There are maps, short films and au­dio record­ings with sur­vivors. An in­stal­la­tion of a clus­ter bomb hangs from the ceil­ing, the “bombies” fall­ing from it. There are also many de­fused ex­am­ples of the type of UXO dropped on the coun­try.

The peo­ple who have writ­ten in the vis­i­tors’ book this year have not held back.

“Make Amer­ica great again? Why not make Laos great again, and clear up the mess YOU caused! Dis­gust­ing, heart-break­ing and frus­trat­ing”

– Fiona, UK 11.02.17

“I am deeply ashamed of the US gov­ern­ment. I am sorry for what the US has done to your beau­ti­ful coun­try, and what the US has done to your peo­ple”

– Sheila, USA 02-02-17

“As an Amer­i­can, I am deeply ashamed to see the vi­o­lence my coun­try did to in­no­cent Lao­tians. These were crimes against hu­man­ity that went un­pun­ished”

– Elias, Mary­land, US

“Com­ing to Laos has been a real eye-opener. We had no idea about the atroc­i­ties that took place in this beau­ti­ful coun­try”

– Gil­lian and Si­mon, 10-02-17

Be­fore I leave the Cope vis­i­tor cen­tre I have one last wan­der around. I’m look­ing at the tourists look­ing at the dis­plays: at the now fa­mil­iar map of Laos with the red dots, the clus­ter-bomb in­stal­la­tion, the de­fused rock­ets and mor­tars and grenades. No mat­ter where they are stand­ing in the room, ev­ery one of them has an iden­ti­cal ex­pres­sion: ut­ter dis­be­lief.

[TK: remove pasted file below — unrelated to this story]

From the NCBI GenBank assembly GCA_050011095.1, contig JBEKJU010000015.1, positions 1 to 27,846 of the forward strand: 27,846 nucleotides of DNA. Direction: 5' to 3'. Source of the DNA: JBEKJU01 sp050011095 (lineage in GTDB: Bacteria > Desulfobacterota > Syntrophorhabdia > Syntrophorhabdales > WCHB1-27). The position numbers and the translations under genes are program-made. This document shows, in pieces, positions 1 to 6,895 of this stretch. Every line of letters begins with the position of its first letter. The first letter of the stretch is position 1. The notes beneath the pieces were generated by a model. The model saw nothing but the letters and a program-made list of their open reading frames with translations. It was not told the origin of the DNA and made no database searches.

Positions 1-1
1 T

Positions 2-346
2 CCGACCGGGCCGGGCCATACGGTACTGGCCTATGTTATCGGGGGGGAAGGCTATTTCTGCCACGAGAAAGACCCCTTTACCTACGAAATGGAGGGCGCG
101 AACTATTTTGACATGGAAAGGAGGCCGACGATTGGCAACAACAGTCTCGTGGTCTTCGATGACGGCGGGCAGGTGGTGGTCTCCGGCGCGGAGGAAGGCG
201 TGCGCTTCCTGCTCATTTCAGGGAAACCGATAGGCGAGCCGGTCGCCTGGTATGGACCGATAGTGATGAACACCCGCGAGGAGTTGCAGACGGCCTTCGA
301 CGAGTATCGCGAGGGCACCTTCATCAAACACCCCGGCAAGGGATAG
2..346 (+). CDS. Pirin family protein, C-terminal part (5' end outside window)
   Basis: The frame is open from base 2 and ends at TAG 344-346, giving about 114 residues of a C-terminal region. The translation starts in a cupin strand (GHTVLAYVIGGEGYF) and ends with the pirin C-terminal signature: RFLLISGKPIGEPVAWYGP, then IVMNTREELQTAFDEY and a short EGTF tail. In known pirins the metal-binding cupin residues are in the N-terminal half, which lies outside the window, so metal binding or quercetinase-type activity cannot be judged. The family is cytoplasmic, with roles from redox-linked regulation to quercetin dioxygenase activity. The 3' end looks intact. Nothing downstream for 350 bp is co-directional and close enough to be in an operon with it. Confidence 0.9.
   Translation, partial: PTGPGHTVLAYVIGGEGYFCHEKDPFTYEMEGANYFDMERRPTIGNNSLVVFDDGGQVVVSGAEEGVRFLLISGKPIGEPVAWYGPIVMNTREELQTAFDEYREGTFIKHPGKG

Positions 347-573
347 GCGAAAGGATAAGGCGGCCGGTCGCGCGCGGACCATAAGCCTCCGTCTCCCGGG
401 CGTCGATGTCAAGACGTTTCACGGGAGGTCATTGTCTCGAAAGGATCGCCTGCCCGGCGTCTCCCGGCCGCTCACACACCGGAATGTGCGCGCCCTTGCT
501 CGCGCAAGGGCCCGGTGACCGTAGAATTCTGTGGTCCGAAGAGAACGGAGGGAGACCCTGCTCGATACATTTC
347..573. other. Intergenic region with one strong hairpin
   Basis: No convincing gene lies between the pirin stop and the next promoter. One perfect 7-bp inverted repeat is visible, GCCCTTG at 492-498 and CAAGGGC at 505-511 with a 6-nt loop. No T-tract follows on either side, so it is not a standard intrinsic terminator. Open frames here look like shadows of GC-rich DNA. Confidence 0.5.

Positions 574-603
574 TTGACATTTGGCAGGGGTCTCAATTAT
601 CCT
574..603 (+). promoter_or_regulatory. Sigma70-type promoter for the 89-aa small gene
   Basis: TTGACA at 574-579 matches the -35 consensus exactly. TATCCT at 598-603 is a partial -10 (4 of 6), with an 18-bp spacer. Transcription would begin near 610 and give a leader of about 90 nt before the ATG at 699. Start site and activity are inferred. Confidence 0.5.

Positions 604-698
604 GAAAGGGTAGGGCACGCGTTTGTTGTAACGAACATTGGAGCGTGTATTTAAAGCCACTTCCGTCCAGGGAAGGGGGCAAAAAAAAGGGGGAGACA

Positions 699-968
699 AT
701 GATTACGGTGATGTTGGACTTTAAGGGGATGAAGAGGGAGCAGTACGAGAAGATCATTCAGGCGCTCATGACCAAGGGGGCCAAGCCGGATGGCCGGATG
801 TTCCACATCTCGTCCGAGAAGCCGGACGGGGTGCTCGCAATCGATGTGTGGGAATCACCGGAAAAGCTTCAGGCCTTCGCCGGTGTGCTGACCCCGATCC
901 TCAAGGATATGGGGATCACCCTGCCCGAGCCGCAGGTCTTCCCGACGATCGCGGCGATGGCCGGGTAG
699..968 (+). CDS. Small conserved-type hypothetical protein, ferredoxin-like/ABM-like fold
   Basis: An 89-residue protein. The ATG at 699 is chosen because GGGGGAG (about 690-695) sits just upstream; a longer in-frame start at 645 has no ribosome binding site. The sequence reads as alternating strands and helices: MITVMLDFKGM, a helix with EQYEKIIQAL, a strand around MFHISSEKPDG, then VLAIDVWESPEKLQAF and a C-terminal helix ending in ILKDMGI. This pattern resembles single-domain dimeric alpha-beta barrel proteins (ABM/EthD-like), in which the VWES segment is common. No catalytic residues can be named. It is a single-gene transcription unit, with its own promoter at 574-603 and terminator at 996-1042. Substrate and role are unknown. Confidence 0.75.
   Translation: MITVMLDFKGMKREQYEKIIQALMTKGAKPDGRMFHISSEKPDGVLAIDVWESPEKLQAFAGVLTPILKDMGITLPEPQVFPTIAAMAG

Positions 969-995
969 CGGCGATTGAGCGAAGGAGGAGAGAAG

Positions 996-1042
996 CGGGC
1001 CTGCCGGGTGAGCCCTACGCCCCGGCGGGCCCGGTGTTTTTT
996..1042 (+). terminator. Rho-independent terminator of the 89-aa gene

When 10-year-old La Lee reached her vil­lage she took the bomblet out of her pocket to show her cousin. It ex­ploded, and La Lee died in­stantly


Left: Yeyang Yang, who is 31, with Syva, his six-year-old daugh­ter. Above: the rusted re­mains of a Viet­namese mor­tar. Be­low: MAG staff af­ter a day dem­i­ning a paddy field. Right: a vic­tim of a bomb ar­rives at the Cope cen­tre in Vi­en­tiane.

Rosita Boland in Laos

Top: pros­thetic limbs at the Cope vis­i­tor cen­tre in Vi­en­tiane. Above: Kham­me­ung Phom­malein, who is 25, and was blinded when a bomblet ex­ploded. Right: MAG staff carry a loop de­tec­tor across a rice field. Be­low right: Mark White­side over­sees the clear­ing of a paddy. PHO­TO­GRAPHS: BRENDA FITZSIMONS